Being a budtender is not easy. Being passionate about what you do is something that not only helps you get you through the day, but helps end it with a smile. Budtenders who are passionate about cannabis exude this obvious enthusiasm and warmth, and that is something that you can’t pay for. 

budtender pay

How to Become a Budtender:

The requirements for becoming a budtender vary between states, companies, and dispensaries. Sometimes, entering requires a particular educational background, age, experience, certification, and so on.  

The first obvious step of becoming a budtender is to research the protocols of your target state/company/dispensary regarding the requirements for the job.

According to Indeed, here are four of the general factors to consider if you wish to enter the field:

#1 Acquire a High School Diploma and Attend Trainings

Some locations might not require their budtenders to complete their high school years, but a high school diploma will often be asked for the job. 

Some states/companies/dispensaries require future budtenders to enroll in customer service training, technical training, and other training related to the important aspects of the job. 

#2 Get a Certification (Optional)

Most of the time, a certificate for an online education or training program is not needed to snag a budtender job. However, securing one will definitely give you an edge. 

Certifications usually entail passing an exam within a varied school of knowledge, such as industry trends, medical cannabis products, recreational cannabis products, and other topics. 

#3 Gain Some Significant Years of Industry Experience

Having industry experience is more of an edge rather than a requirement because not every dispensary requires a cannabis background. If you’re just starting out, immersing yourself into the industry helps greatly in letting opportunities find you.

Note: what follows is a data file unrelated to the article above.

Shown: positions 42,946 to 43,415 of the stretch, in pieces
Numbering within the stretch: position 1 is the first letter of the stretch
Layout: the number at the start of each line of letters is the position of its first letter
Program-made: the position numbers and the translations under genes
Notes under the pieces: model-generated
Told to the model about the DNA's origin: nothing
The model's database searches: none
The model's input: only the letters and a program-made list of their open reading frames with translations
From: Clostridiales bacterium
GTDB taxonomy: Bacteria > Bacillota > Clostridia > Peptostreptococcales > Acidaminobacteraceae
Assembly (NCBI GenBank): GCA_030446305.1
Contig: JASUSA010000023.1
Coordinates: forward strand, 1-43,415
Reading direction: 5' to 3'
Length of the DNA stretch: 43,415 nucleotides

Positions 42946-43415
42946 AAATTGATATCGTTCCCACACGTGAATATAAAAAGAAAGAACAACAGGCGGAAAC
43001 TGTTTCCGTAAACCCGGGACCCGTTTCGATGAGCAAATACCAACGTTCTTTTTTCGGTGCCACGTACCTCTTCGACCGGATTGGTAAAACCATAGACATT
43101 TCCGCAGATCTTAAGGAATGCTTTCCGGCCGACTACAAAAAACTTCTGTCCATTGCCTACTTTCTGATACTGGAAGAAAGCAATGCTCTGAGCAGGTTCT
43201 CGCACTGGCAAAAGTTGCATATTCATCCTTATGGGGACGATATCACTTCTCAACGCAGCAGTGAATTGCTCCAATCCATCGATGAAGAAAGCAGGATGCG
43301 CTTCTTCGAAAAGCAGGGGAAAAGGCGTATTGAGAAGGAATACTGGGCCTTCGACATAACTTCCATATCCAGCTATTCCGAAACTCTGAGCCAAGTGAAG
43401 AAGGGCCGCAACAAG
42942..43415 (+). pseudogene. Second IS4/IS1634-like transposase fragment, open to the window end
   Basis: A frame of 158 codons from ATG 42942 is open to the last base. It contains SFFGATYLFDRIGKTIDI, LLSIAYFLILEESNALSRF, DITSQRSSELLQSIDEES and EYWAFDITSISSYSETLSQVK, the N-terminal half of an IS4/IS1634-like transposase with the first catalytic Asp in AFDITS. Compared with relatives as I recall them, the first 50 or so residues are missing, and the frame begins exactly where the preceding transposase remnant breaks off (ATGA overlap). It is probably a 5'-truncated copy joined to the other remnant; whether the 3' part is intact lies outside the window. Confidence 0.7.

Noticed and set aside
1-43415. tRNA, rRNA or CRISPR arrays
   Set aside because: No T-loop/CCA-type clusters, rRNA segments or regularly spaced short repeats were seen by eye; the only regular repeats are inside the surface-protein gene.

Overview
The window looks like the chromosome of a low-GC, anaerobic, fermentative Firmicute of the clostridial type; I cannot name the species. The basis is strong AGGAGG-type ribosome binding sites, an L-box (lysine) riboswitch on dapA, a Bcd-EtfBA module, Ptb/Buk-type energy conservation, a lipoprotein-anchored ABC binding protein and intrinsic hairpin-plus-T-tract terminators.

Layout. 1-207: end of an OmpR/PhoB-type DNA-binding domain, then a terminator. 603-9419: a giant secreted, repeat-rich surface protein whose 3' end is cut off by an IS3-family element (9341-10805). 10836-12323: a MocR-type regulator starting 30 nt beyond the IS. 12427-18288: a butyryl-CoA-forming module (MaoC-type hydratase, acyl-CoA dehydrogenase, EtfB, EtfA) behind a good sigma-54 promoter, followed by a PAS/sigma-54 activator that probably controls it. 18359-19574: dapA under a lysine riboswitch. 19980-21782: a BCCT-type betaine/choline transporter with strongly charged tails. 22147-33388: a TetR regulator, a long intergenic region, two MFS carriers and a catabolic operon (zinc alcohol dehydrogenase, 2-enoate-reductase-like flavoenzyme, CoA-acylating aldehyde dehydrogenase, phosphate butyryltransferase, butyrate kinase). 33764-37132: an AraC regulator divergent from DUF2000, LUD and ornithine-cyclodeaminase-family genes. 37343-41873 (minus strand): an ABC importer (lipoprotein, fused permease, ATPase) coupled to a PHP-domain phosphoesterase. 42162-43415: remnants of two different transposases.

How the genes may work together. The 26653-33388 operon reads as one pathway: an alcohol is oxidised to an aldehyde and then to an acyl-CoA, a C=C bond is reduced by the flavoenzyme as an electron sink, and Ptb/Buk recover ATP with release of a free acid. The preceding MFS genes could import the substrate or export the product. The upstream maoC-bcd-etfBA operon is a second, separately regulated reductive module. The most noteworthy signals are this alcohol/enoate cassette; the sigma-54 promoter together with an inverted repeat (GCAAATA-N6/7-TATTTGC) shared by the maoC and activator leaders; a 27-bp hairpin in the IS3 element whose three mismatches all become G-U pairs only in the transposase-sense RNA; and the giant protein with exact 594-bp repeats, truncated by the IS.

Attend trade shows, product seminars, and networking events. Even a simple gathering of cannabis enthusiasts is a step ahead in connecting to your “would be” employer. 

Moreover, these experiences can rub some cannabis culture and knowledge onto you. These experiences may help you be at ease during interviews and not be intimidated by slang that may be thrown at you.  

#4 Get State Work Permits

Some states require a specialized work permit for anyone working in dispensaries operating within their state. Acquiring one would usually mean passing an exam or a background check. Moreover, states also enforce a minimum age requirement to qualify for licensing.

budtender jobs

Final Thoughts

As budtenders get to know the industry more, its products, strains, extraction processes, culture, medical and recreational concepts, legal facets, and more, they widen their capability as a career-driven individual. 

Aside from being a budtender, one can become a manager, a sales director, a cultivator, a consultant, a writer, a product specialist, a marketer, or even an owner of a cannabis business. The cannabis industry offers a roster of opportunities, and being a budtender is a great way to kick off your career in the space. 

A budtender is engaged in the relationship business. There is a reason why most people like the job, as for the most part, being truly eager to help customers and liking what they do are intangible rewards a paycheck doesn’t cover.   

If becoming a budtender is a goal of yours, find out if you have what it takes to be one

The opinions expressed in this article are those of the original poster's. All opinions expressed in this blog post are the author's own and do not reflect the view of Baked Bros or its affiliates.

Do you think you've got what it takes to be a Budtender? Check to see if you fit the criteria.


Sheena Beronio is a cannabis and CBD content writer. She contributes valuable content for the Daily Leaf, Canview, Tweak Your Biz, and more. With over three years of copywriting experience in her arsenal, she uses that advantage to educate budding cannabis writers in her blog.